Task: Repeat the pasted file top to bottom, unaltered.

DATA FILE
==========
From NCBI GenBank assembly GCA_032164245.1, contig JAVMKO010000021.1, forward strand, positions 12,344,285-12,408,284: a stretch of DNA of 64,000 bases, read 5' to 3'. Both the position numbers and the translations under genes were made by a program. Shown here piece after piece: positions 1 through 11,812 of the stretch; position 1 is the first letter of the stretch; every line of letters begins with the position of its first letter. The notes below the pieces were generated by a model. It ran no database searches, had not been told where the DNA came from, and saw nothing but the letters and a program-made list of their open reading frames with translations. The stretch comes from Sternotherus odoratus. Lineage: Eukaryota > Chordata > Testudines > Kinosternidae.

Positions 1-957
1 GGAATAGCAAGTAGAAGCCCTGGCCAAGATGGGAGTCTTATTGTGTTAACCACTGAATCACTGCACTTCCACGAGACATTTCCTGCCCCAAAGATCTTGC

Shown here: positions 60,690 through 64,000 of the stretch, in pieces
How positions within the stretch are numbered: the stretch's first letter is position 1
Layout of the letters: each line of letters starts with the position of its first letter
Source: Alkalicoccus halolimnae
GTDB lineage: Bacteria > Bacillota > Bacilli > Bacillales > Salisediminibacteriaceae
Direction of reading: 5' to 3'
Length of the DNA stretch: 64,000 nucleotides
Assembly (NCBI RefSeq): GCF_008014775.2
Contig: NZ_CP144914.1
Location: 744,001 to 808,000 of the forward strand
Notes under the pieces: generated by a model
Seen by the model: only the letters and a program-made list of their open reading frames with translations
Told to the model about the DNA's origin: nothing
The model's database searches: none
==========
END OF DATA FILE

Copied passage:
From NCBI GenBank assembly GCA_032164245.1, contig JAVMKO010000021.1, forward strand, positions 12,344,285-12,408,284: a stretch of DNA of 64,000 bases, read 5' to 3'. Both the position numbers and the translations under genes were made by a program. Shown here piece after piece: positions 1 through 11,812 of the stretch; position 1 is the first letter of the stretch; every line of letters begins with the position of its first letter. The notes below the pieces were generated by a model. It ran no database searches, had not been told where the DNA came from, and saw nothing but the letters and a program-made list of their open reading frames with translations. The stretch comes from Sternotherus odoratus. Lineage: Eukaryota > Chordata > Testudines > Kinosternidae.

Positions 1-957
1 GGAATAGCAAGTAGAAGCCCTGGCCAAGATGGGAGTCTTATTGTGTTAACCACTGAATCACTGCACTTCCACGAGACATTTCCTGCCCCAAAGATCTTGC

Shown here: positions 60,690 through 64,000 of the stretch, in pieces
How positions within the stretch are numbered: the stretch's first letter is position 1
Layout of the letters: each line of letters starts with the position of its first letter
Source: Alkalicoccus halolimnae
GTDB lineage: Bacteria > Bacillota > Bacilli > Bacillales > Salisediminibacteriaceae
Direction of reading: 5' to 3'
Length of the DNA stretch: 64,000 nucleotides
Assembly (NCBI RefSeq): GCF_008014775.2
Contig: NZ_CP144914.1
Location: 744,001 to 808,000 of the forward strand
Notes under the pieces: generated by a model
Seen by the model: only the letters and a program-made list of their open reading frames with translations
Told to the model about the DNA's origin: nothing
The model's database searches: none